Virginia Tech cybersecurity team wins first place in Deloitte cyber threat competition
An interdisciplinary team of Virginia Tech students celebrated a stunning victory at the fourth annual Deloitte Foundation Cyber Threat Competition for their analysis and incident response approach to a simulated cyberattack.
The competition consists of two rounds, one that is conducted online and a second round where participants pitch their proposed responses to a panel at the Deloitte Leadership Center in West Lake, Texas. Each member of the winning team was awarded $2,000 in scholarship money.
“All of our team members were interested in cybersecurity, but brought slightly different perspectives about how to problem solve,” said Anirudh Bagde, a former intern with Facebook and a current student in the Department of Computer Science. “We were really surprised when we won, but looking back on our work, it wasn’t that unexpected. We put a lot of effort into the final presentation.”
Bagde, who will have the opportunity to take the real-world knowledge he gained from this competition to Facebook when he graduates in May, feels very prepared for life after graduation.
“If the competition validated anything, it demonstrated my resourcefulness and ability to problem solve under pressure in a bona fide corporate environment,” he said.
“It was really refreshing and exciting to see an organization sponsor a competition that dedicated so much time and resources to developing the next wave of cybersecurity leaders,” said Danny Colmenares, a student from the Pamplin College of Business. “I think it’s clear to see that Virginia Tech has done a phenomenal job developing the foundation for students to pursue the fields that interest them and are developing some of the best cybersecurity talent in the country.”
Colmenares will graduate in May and hopes to pursue a career in cybersecurity education.
Andy Wong, a computer engineering major from the team, plans on working in cybersecurity upon graduation and appreciated being able to put classroom knowledge to work in a real-world scenario.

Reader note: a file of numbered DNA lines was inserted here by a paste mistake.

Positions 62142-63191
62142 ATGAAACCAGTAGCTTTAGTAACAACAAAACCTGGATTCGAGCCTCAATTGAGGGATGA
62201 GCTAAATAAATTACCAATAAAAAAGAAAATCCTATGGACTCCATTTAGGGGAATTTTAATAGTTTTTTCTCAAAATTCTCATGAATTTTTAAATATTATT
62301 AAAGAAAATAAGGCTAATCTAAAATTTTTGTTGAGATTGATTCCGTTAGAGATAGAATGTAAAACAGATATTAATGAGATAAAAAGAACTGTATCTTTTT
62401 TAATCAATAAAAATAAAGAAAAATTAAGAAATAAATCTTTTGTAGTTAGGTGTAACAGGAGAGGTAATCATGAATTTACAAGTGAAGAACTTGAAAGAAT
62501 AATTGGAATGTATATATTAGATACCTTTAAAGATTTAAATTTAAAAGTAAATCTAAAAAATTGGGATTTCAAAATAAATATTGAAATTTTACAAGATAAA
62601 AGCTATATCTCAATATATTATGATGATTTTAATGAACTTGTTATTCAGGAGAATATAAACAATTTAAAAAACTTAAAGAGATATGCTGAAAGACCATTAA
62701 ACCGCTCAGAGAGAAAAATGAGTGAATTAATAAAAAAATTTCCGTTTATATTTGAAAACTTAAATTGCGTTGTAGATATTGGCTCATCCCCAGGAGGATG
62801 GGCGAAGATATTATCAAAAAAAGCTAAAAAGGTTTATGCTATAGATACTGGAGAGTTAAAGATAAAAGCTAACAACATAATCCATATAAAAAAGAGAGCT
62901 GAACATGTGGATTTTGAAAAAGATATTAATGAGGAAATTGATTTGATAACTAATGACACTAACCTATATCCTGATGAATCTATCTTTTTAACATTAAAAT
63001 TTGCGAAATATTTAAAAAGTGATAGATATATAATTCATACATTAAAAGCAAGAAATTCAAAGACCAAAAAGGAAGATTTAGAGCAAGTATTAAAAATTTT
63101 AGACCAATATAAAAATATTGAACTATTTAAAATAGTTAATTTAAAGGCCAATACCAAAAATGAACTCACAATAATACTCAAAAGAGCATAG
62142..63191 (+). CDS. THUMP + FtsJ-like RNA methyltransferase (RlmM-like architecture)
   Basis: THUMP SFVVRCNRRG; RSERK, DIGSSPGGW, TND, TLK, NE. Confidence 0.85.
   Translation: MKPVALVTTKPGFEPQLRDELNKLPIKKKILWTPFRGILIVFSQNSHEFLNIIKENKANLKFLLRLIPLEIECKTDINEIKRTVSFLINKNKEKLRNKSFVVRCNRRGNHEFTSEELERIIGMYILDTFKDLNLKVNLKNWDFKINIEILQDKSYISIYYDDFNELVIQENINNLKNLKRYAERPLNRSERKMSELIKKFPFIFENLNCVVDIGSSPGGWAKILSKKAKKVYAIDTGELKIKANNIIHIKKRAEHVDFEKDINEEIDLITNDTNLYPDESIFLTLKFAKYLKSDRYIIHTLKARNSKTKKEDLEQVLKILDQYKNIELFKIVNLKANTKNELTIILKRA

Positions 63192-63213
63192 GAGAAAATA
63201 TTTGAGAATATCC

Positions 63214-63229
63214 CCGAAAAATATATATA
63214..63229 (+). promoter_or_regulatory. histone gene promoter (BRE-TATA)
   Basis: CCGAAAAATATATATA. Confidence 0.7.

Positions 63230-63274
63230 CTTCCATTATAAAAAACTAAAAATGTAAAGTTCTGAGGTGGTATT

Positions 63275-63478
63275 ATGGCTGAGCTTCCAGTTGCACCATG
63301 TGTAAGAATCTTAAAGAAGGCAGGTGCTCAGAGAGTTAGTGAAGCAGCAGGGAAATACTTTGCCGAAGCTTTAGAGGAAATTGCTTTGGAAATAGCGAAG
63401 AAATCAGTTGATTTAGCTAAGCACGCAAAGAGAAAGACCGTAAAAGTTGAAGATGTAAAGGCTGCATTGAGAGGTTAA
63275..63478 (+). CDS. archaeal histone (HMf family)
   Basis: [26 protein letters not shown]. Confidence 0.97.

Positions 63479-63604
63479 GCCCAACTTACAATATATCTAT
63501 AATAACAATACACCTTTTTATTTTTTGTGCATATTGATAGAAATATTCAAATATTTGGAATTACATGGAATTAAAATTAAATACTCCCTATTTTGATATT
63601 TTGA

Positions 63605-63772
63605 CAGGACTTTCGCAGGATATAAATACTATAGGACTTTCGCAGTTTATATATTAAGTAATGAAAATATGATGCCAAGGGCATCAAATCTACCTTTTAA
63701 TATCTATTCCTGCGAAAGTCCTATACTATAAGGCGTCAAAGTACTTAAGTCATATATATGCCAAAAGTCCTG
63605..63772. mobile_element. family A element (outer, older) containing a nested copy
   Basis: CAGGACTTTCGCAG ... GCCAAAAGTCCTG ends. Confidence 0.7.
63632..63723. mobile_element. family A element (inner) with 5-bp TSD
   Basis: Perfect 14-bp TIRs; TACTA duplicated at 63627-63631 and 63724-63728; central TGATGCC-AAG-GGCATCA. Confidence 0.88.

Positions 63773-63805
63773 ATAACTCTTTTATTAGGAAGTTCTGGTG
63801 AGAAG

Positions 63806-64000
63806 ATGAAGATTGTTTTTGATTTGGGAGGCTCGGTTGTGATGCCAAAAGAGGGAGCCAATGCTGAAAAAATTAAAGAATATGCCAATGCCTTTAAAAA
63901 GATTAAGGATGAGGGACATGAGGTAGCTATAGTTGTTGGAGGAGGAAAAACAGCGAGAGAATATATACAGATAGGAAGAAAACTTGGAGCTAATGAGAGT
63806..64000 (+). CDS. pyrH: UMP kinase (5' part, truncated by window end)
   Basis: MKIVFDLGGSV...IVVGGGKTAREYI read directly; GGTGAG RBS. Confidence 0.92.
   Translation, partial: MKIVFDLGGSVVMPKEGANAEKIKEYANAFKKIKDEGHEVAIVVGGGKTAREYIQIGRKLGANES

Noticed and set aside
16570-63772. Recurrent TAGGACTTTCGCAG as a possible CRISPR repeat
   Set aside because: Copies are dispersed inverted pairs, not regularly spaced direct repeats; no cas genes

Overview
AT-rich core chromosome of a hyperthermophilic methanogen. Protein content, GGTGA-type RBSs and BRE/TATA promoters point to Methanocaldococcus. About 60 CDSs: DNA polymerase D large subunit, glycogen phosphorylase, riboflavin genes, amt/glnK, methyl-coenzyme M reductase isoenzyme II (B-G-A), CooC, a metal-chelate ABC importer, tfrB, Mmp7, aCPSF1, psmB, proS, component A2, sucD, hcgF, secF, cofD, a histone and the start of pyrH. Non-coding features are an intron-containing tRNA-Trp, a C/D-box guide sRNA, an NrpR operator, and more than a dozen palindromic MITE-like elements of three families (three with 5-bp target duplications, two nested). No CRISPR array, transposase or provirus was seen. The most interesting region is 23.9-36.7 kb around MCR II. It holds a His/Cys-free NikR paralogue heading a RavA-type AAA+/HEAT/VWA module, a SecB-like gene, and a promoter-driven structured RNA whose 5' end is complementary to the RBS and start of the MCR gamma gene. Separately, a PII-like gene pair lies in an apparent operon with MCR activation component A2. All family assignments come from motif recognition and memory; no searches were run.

“Most of the competitions I know of are more technical. This competition had a story line, and that made you feel invested in the outcome. It was cool to apply what we learn in class every day and see how a real company responds to these kinds of threats,” said Wong.
The competition is designed and facilitated by Deloitte Risk and Financial Advisory Cyber Risk Services in an effort to support the development of the next generation of cyber leaders. The Deloitte Foundation Cyber Threat Competition provides a competitive and interactive forum for college students to hone the skills needed to address increasingly sophisticated cyber risks in the marketplace.
“Being a student in Pamplin helped me understand the client's point of view from a business perspective,” said Nicholas Herman, a student from the Pamplin College of Business. “This was an essential part of the competition where I helped to contribute by looking at the business side of things rather than being strictly technically focused, and it proved to be an asset.”
The four-member team consisted of Wong, a junior majoring in computer engineering from Williamstown, New Jersey; Bagde, a senior majoring in computer science from Chantilly, Virginia; Colmenares, a senior majoring in business information technology from Vienna, Virginia; and Herman, a freshman majoring in business information technology from Charlotte, North Carolina.
"The balance of their innate technical ability, business acumen, and overall fun-filled personalities was truly refreshing,” said Dan Willerth, the team’s coach and senior consultant at Deloitte in the Washington, D.C. area. “There is no doubt in my mind that our industry is in good hands with these future cyber warriors."
Virginia Tech is ranked No. 6 in the nation by Cyberdegrees.org for its master of information technology program in cybersecurity. The master of information technology overall program is ranked No. 2 in the nation by U.S. News & World Report.
Written by Amy Loeffler